All portraits courtesy of Norwich Museum & Art Gallery
Robert Harvey 1730 - 1816
Robert Harvey jnr of Catton and Tharston Hall reached the grand age of 86. In common with many of the family he held a number of public offices including : Magistrate, Sheriff in 1766 and Mayor twice in 1770 and 1800. His mural monument also includes Judith Harvey , his wife, who died May 1810 aged 80.
The monument in St Clement Church was erected by their surviving children.All three of his sons similarly achieved high office, Robert (1753 -1820) Mayor in 1787 , John (1755 - 1842) Mayor in 1792 and Charles (1757 - 1843) who was MP for the city from 1812 - 1818..
Robert Harvey (1753 - 1820)
Robert Harvey Junior of Catton and Stoke Holy Cross was Mayor in 1787. He was a military man who is reputed to have been very popular. He attained the rank of Lieutenant Colonel in the East Norfolk Militia and Colonel commanding the Norwich Light Horse Volunteers. . The volunteers wore a particularly resplendent uniform consisting of dark blue coats with black velvet collar and cuffs and uniform buttons, military boots, white breeches, helmet, black stock and rosette. He resigned from the militia in 1808.
He was renowned for inveigling his way into the presence of Napoleon Bonaparte after presenting himself as Baron Harvey. He lived to tell the tale and the nick name "Baron Harvey" stuck..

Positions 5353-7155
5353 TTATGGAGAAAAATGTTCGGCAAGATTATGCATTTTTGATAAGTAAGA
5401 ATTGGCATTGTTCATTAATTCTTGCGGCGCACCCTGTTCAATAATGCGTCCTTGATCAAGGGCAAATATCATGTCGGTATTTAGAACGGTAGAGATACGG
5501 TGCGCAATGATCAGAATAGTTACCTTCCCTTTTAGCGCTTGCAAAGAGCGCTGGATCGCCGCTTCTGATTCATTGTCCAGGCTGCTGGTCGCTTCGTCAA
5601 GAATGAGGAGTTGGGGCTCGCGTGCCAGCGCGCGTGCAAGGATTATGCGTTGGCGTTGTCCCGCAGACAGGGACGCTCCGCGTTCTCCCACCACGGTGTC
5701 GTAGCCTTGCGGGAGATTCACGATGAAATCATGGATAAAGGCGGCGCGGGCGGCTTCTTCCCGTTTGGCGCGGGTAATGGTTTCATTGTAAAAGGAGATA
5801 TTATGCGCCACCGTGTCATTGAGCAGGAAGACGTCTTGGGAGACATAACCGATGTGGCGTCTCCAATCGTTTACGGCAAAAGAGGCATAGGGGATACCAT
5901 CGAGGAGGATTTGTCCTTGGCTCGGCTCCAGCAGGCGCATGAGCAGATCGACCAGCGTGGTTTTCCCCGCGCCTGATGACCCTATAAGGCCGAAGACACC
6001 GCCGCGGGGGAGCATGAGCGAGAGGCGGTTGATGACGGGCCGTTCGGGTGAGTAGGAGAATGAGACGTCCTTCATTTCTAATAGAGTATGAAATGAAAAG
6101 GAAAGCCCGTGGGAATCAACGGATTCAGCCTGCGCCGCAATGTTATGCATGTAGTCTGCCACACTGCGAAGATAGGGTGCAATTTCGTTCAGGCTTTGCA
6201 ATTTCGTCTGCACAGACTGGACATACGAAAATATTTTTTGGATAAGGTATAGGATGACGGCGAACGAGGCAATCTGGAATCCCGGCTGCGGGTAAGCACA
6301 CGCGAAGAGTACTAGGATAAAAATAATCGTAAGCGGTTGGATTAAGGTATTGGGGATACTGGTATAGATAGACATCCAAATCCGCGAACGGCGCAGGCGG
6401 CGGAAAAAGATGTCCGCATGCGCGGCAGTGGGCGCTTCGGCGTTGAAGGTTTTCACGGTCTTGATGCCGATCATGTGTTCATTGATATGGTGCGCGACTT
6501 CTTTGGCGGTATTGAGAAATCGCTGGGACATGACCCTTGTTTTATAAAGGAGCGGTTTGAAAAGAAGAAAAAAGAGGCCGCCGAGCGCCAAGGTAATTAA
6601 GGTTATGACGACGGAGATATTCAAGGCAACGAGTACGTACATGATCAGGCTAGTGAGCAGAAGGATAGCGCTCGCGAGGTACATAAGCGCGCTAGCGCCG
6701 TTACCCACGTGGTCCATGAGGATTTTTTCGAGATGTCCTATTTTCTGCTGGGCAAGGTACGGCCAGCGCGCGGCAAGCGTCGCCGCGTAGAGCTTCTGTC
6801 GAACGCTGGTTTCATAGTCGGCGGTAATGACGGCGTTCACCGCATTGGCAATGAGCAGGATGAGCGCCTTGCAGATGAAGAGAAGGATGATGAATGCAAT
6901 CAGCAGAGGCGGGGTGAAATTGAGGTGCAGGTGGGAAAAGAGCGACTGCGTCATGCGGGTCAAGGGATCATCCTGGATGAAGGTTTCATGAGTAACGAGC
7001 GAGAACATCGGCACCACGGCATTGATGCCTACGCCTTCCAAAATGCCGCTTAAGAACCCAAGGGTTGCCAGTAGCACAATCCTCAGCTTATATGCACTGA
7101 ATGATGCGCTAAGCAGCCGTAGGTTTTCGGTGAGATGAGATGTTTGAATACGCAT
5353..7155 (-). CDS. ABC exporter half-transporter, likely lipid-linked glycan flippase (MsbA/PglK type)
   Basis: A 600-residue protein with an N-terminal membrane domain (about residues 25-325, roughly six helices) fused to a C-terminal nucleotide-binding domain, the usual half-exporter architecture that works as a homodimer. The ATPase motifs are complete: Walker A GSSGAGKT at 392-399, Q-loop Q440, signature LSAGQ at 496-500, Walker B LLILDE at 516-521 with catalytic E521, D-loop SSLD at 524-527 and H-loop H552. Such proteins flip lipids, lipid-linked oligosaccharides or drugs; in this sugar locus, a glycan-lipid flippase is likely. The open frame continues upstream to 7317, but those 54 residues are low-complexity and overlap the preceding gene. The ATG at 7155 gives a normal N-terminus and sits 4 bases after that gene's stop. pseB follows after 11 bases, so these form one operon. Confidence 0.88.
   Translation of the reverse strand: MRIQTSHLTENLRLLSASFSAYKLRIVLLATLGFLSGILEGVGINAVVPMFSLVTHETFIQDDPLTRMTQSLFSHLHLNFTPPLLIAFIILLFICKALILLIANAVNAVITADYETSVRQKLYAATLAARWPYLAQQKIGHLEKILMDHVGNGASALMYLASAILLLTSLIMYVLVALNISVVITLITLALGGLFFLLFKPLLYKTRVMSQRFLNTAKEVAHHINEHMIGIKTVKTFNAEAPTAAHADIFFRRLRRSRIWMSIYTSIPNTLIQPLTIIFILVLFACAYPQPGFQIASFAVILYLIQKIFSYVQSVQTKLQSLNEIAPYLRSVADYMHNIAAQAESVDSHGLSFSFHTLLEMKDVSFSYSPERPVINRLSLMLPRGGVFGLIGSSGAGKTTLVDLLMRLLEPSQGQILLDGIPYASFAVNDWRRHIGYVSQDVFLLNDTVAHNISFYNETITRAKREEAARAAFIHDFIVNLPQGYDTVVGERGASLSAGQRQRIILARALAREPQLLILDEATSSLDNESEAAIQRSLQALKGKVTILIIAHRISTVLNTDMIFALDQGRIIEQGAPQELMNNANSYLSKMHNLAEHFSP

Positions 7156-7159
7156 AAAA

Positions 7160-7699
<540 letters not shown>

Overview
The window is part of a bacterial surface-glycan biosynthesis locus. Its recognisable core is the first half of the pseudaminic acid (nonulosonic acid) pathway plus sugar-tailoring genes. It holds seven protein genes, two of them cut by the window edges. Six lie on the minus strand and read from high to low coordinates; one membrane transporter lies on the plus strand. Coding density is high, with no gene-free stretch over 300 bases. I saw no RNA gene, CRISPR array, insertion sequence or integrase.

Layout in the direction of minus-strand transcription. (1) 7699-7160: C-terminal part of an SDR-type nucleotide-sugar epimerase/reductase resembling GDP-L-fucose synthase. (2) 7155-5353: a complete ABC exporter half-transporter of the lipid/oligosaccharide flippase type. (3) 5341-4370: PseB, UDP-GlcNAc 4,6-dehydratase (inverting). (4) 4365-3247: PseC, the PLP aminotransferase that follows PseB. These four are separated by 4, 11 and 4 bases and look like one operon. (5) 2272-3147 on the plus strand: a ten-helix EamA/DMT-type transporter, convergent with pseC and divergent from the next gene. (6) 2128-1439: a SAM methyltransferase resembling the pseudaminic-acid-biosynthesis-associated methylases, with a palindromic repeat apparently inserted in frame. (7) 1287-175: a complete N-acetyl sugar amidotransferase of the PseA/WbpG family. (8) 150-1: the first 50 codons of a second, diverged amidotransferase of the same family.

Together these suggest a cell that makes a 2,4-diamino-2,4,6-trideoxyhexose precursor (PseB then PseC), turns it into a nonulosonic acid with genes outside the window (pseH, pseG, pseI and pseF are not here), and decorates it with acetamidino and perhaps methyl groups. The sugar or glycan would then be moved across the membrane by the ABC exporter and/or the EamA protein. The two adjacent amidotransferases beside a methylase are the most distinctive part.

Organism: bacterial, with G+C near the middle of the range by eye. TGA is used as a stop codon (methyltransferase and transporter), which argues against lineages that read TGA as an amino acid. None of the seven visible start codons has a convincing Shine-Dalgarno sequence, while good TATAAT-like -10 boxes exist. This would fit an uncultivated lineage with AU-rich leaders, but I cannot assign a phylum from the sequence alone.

John Harvey (1755 - 1842 )
Like many in his family John was a textile merchant. He was responsible for the introduction of one of Norwich's best known "exports" the Norwich Shawl.
He was a philanthropist and, when employment decreased and the price of bread increased he, along with The Rev Gee Smyth, started a subscription to supply provisions and coals to the poor at greatly reduced prices. He revived horse racing on Mousehold Heath and started the “Thorpe Water frolic” which is depicted in a painting by Joseph Stannard. He was married to Frances the daughter of Sir Roger Kerrison of Brooke
In 1779 he bought Thorpe Lodge, was Mayor in 1792 & High Sheriff in 1842. He was a Tory and in his mayoral year to show his pleasure in the restoration of the monarchy, on the anniversary of the revolution, he presided over a dinner at the Kings Head. He made various toasts including, “ May the seeds of sedition never take root in British soil. May pain be expelled from every British bosom.”
Charles Harvey (1757 - 1843)
Although no monument remains in St Clements to Charles there is a monument erected by Charles in memory of his "beloved spouse" Sarah who died in 1805.
Unlike other members of the family Charles never held the position of Sheriff or Mayor however, he was Steward, than Recorder in 1801and MP for the city from 1812 - 1818. . He greatly opposed the revolution in France and in his capacity as Steward of Norwich spoke to the Grand jury on the offences of publishing seditious and inflammatory libels with a view to overturning the constitution. On the French revolution he stated, “Good God gentlemen, when acts from which all mankind shrinks in horror are not only palliated and excused, but when the perpetrators of them are openly espoused and countenanced, it is natural for men to enquire into the views and motives of their advocates…”
In 1822, on the death of his maternal uncle , the Rev Charles Onley, he changed his name to Savill Onley. At this time he inherited a fine estate in Essex. Onley Street (Unthank Road) continues to be named after him
The Monument Robert Harvey (1753 - 1820)
The monument in St Clement Church reflects the move in the early 19th Century towards Greek Revival. As with many constructed at this time it is relatively plain. Click here for a readable view of the inscription